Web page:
The Garland Expressway project, which was presented to the union environment minister Jairam Ramesh on Friday, is being touted by chief minister Prithviraj Chavan and many state government officials as the panacea to the city's motorists' woes.
But poor planning, improper traffic dispersal systems and lack of public transport may turn the garland into a Rs 34,100 crore millstone, according to transport experts.
"Mumbai's traffic situation can improve only when the government decides to limit the number of vehicles that clog the roads. The policies, however, instead of improving public transport system are directed towards getting more cars on the roads," said Ashok Datar, transport expert.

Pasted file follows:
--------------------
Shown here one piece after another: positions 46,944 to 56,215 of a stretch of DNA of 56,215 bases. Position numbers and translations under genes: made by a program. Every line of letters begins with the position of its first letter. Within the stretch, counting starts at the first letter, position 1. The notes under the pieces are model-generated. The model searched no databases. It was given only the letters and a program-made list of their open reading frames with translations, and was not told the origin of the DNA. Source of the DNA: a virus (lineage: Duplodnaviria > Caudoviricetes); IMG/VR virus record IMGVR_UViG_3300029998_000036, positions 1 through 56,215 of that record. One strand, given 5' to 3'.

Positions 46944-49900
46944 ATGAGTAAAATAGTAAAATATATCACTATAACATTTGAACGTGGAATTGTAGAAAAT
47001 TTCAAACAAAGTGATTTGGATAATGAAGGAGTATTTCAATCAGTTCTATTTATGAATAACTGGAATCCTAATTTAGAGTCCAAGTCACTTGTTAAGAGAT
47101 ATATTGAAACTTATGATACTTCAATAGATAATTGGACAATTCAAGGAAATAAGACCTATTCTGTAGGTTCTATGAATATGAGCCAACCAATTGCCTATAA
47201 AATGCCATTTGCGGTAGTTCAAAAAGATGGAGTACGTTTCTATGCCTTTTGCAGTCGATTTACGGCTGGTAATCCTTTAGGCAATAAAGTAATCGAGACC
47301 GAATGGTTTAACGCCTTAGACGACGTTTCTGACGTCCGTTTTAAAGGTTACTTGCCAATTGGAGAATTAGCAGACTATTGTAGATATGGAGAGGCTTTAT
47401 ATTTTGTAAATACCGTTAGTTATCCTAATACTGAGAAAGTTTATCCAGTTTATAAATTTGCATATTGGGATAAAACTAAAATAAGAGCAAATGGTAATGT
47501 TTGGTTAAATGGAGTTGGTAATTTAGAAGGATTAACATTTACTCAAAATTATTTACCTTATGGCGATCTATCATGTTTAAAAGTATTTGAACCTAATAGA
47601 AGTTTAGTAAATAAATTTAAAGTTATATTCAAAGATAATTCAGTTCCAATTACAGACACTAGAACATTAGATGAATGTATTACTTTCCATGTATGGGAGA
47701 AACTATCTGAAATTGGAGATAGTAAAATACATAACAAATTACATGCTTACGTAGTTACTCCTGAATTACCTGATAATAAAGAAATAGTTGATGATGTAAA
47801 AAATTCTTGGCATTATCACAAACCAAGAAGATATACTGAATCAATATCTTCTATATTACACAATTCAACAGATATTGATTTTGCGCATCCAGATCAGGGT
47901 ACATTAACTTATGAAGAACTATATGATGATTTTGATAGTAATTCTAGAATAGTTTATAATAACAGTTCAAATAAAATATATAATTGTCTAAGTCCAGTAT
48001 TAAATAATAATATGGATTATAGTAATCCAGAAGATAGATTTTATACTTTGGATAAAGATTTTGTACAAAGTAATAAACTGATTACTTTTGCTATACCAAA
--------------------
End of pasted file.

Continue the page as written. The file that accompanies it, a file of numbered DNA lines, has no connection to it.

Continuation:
Road length in Mumbai has increased by 148% from 777 km in 1951 to 1,930 km in 2009. Vehicles, on the other hand, have increased by 3500% from an estimated 49,000 vehicles in 1951 to nearly 18 lakhs in 2011. Nearly 200 cars are added everyday to Mumbai's roads.
The growing congestion on city roads which is likely to get worse prompted the government to come up with the ambitious plan to create a 320-km ring road running around the periphery of the city along its coast. Many of these roads vary in width from eight to six lanes and will play a huge role in increasing the cities road network.
But Datar said that ring roads and sea links serve only the city's vehicle owners - a mere 2.9% of our population.
Transport expert Sudhir Badami said that such projects would be useful only if the government gives equal importance to public transport systems by including bus rapid transit systems in these projects.
But the government's present plan has no provisions to set up bus transit systems or simultaneously improve the public transport system.